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OBME 2080 - EVALUATING SOCIAL PROGRAMS : RANDOMIZED EXPERIMENTS

Type d'enseignement : Seminar

Semester : Spring 2017-2018

Number of hours : 24

Language of tuition : English

Pre-requisite

No prerequisites. This course is not designed for economists already having a good knowledge of randomized impact evaluations, but for a general audience wanting to understand how they work and what they can bring to the public debate.

Course Description

Randomized experiments are getting more and more popular to measure the impact of social policies and programs. The goal of this course is to provide a detailed understanding of this methodology and of its results. The first part of the course will address the methodology: Why and when is a rigorous evaluation of social impact needed? What are the common pitfalls of evaluations, and why does randomization help? What are the key components of a good randomized evaluation design? How do you determine the appropriate sample size, measure outcomes, and manage data? What kind of results do you get? The second part of the course will present examples of completed field experiments and discuss important results in the area of health, education and private sector development. Throughout the sessions, students will be prepared to conceive a group presentation giving the main lines of a possible randomized evaluation.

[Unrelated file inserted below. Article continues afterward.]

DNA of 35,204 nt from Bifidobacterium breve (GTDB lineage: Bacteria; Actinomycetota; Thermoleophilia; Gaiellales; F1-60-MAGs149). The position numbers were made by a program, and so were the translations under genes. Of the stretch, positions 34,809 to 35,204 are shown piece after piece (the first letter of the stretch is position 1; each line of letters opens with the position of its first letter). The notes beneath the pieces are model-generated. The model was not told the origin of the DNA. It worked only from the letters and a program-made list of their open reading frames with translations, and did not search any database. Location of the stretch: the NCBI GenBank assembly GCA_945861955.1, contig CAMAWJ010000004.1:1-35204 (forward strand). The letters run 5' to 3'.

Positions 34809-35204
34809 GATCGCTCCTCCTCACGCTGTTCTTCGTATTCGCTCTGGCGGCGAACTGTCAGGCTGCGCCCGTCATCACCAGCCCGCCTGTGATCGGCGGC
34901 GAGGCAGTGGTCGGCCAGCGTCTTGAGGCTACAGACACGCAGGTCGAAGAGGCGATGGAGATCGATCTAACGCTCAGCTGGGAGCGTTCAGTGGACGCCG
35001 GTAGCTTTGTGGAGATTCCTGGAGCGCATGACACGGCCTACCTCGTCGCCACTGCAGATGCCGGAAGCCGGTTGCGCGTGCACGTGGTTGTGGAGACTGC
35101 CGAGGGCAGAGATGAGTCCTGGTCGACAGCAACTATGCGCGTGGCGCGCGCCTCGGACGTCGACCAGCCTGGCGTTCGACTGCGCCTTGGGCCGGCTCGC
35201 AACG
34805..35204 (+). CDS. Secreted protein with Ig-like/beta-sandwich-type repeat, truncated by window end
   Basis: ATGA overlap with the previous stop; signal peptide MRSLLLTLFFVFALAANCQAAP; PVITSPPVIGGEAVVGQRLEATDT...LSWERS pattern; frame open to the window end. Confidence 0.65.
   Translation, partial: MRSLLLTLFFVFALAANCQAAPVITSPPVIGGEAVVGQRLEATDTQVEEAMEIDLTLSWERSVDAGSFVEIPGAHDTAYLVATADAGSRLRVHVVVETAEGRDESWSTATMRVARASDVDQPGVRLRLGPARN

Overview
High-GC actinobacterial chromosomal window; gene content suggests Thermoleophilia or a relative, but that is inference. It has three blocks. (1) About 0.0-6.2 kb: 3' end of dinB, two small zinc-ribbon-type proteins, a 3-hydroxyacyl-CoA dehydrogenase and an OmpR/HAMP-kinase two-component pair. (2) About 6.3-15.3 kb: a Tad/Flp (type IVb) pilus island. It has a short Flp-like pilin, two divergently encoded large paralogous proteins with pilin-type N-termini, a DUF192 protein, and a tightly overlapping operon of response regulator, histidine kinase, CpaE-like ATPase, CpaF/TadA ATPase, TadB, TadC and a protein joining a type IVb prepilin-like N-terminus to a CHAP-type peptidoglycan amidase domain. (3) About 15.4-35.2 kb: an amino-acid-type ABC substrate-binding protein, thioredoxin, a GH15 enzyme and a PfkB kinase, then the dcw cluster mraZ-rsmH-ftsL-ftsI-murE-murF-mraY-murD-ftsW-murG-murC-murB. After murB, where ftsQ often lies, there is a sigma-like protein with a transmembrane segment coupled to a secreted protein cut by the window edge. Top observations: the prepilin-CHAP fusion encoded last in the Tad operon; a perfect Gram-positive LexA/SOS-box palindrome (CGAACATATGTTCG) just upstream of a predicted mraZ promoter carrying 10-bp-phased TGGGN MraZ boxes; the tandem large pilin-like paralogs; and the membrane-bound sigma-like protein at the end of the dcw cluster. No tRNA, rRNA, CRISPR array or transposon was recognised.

Teachers

POULIQUEN, Victor (Chercheur)

Pedagogical format

12 weeks.

Course validation

50% individual work (to be delivered at the end of February) ; 50% group project.

Workload

Some readings, a paper synthesis, a group presentation.

Required reading

Abhijit V. Banerjee and Esther Duflo (2011): “Poor Economics: A Radical Rethinking of the Way to Fight Global Poverty”. (Version Française disponible sous le titre « Repenser la pauvreté »)

Additional required reading

  • Glennerster, Takavarasha: “Running Randomized Evaluations: a Practical Guide”, Princeton University Press, 2013
  • Gertler, Martinez, Premand, Rawlings, Vermeersch : « Impact Evaluation in Practice , Second Edition », The World Bank, 2016 (PdF available on the Internet)
  • Duflo, E.: “Human values and the design of the fight against poverty”, Tanner Lectures, May 2012